If Canon had actually given us early adopters (D30/D60/10D/20D users) decent crop lenses to start with then I suspect many eventual FF users might have stuck with aps-c for much longer. But all they have us was one ef-s macro prime and a few slow zooms. 17-55/2.8 was a decent attempt but quite expensive.
Well before the 17-55 came out I bought a 17-40L for my crop canons not because I was looking forward to buying FF. It was because I wanted a well built, solid & decent lens with a wide enough field of view. But it was a poor and expensive choice for a crop camera. Too slow at f4 and 40mm wasn't very long.
And don't get me started on the lack of a 50mm equivalent EF-S prime.
justinwonnacott: Move along folks - nothing to see here except the same lens and sensor in last year's camera.
Yep, agreed. Seems like a waste of dpr resources.
Same lens and sensor so what's new to see apart from the new film simulation.
I'd rather they spent time adding older cameras to the new image comparison database!
mais51: What an environmentally unfriendly product - what do you do with the water when you finish - tip it out then what, fill it up again and again - a strong fabric net that could be filled with rocks or earth would be far more better and better still you don't have to worry about water leak.
Marty, I'm no rocket scientist but I presume he was talking about the waste of tap water or bottled water. i.e. the energy-intensive systems that deliver and treat water.
But back to the product in question, the designers solved a problem nobody had.
The good people of Shoreditch will be delighted at this news.
MikeF4Black: Who is really interested in ISO's higher than 6400? I'm not. The A7s appears to be no more than a hype.
People said similar things several years ago about ISOs higher than 1600.
Just because YOU don't have a need for it doesn't mean others also don't.
But back to the useful article, IMO the differences between all the cameras aren't night and day.
h2k: I think the combination of fast-motion and tilt-shift effect makes it.
As so often in documentaries, i liked the imagery and didn't like the music. It feels a tad funny to call a movie "City of Samba" and then use this kind of score.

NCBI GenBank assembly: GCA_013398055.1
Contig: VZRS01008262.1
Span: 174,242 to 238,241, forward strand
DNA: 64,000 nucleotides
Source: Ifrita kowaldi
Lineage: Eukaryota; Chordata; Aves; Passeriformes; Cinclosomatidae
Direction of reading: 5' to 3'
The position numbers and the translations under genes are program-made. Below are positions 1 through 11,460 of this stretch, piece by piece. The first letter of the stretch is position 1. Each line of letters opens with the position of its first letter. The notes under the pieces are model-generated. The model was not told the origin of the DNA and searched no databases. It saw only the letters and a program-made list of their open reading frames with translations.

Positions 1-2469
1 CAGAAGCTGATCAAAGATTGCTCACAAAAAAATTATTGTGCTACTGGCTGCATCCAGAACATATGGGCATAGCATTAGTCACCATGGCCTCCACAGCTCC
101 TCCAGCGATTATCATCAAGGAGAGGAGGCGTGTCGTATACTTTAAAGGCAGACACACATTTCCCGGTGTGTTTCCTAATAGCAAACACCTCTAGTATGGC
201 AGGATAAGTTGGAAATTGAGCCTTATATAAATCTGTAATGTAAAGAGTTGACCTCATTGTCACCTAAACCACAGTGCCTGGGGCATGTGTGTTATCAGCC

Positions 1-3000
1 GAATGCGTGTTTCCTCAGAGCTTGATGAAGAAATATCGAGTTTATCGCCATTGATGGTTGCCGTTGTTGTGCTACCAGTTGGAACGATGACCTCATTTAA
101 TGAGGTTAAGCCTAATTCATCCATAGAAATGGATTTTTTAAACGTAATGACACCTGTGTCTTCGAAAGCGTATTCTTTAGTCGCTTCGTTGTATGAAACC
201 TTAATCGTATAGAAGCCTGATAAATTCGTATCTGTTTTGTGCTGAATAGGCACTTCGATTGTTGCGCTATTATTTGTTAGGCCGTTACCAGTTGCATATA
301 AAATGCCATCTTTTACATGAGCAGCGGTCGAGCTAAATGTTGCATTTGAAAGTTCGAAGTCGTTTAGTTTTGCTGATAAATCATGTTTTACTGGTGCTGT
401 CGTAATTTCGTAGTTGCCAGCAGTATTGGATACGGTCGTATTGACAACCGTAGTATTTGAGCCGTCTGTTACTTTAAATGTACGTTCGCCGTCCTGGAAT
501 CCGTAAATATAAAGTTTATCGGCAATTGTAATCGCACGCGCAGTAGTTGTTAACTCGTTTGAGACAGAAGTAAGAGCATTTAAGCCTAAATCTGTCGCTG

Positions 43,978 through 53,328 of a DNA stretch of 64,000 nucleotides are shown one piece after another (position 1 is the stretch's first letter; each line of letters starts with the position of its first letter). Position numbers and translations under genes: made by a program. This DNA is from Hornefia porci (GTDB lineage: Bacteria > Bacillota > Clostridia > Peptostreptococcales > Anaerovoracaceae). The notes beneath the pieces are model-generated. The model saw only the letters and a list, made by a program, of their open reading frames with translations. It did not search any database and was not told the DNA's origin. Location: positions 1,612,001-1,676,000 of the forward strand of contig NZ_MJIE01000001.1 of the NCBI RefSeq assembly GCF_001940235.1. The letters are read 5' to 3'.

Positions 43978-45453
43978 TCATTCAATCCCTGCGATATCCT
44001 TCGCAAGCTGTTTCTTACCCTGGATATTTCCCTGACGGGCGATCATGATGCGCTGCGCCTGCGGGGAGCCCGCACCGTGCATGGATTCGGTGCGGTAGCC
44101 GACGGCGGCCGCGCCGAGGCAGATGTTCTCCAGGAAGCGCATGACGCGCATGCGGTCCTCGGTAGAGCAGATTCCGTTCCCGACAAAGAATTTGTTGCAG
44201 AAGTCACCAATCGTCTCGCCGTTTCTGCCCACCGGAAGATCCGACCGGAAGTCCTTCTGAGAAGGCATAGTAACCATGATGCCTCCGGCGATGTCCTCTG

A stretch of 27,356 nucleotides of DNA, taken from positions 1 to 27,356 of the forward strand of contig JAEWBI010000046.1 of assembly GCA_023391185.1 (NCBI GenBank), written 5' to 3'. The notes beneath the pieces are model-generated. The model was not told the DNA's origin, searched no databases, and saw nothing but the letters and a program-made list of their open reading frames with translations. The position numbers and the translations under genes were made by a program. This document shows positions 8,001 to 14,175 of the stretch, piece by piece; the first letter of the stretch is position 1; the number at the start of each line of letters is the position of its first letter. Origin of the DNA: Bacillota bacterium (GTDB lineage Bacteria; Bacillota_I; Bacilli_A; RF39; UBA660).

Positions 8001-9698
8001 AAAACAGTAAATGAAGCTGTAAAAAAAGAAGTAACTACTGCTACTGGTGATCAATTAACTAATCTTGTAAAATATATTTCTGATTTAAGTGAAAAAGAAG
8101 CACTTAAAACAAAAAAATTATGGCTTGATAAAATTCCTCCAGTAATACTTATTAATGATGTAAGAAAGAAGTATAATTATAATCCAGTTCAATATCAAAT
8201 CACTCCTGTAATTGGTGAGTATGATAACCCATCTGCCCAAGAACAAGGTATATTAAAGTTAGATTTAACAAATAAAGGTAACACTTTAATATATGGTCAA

For me the stronger effects in the Singapore film were tiring after a very short while.
"...didn't like the music. It feels a tad funny to call a movie "City of Samba" and then use this kind of score."
I agree the title and score didn't go together. For me the score works though. I just wouldn't have titled the video "city of samba".
hmmm...cheaper to buy an X-A1 kit for the odd times I need something longer or wider than 35mm. More practical too!
This was news a couple of years ago wasn't it? Just google it.
He was tracked down when they first announced the retirement of XP a while back. This article implies he has only just been found!
Harry Perry @1:25?!
Steve in GA: A lot of folks are having fun making sport of your unboxing story, but I think it is entertaining. Maybe I have simpler tastes than many of your readers.
I agree. It's just a bit of fun and it brought a momentary smile to my face.
chill out people
So many better alternatives out there for less.
They've tried to solve a problem that 99% of camera owners didn't have in the first place.
Is it just me who was expecting to see the obvious "sideways-on" photo of the converter mounted on the camera (to judge its overall depth once fitted), but found there wasn't one?
Zoron: wow....X100s and omd-em10 cheaper-alternative killer
Yeah wow, Same price as the A6000, slightly smaller sensor with half the MP count, purely to stop eating into sales of the rebel. and what's with the black border around the rear LCD? Why couldn't they fill the whole area with a display? The only eye catching feature so far for me is f2 at the wide end.
Jogger: Why is the 25/1.8 more expensive than the already excellent and faster 50/1.8 from other makers? Even the excellent Nikon 35/1.8 is faster and less than $200.
Nikon's full-frame AF-S 50mm f1.8G is well built and less than half the price of the Oly.
The only bit of the Olympus 25/1.8 that's been "designed for digital" is the price tag.
Couldn't agree more with this article. So many times I've spent too long looking through the viewfinder, snapping away at an event, and then straight afterwards I wonder to myself what it was I saw exactly.
At my kids' school Christmas production this year the camera stayed in my pocket for 99% of the time, and I made sure I just took in the production with no distractions like taking photos to worry about. It was quite refreshing. And all around me parents were basically watching their kids via the 3.5in displays on their mobile phones and cameras.
Rage Joe: This gives us something to think about camera design in general. At least I like the idea of The Holy Trinity of Aperture, Shutter speed and ISO value to be easily seen, even when the power has been turned off. Just shoot RAW and that's about all you need to know about the settings, in case you use manual focus. Once you gain some experience the exposure values to use you just know, pretty close.
After all we know that on a normal bright day you just set - 100 ISO - F5.6 - and 1/125 - and you'll do just fine. Just start to shoot :) and if it is not exactly right then just make some minor adjustments. But the first ones are all right too in RAW. Photography is easy. Children's play.
Err don't you mean f/16?
Nikon should have actually made a digital, manual focus only, FM2 rather than this hybrid beast.
A 24-70mm equiv with constant f2 aperture would have been much more radical and exciting. f2.8 is still slow in my books on such a small sensor.
This is why I bought the x100s. So I wouldn't need to carry around a camera bag or feel the need to buy all this tat to fill it!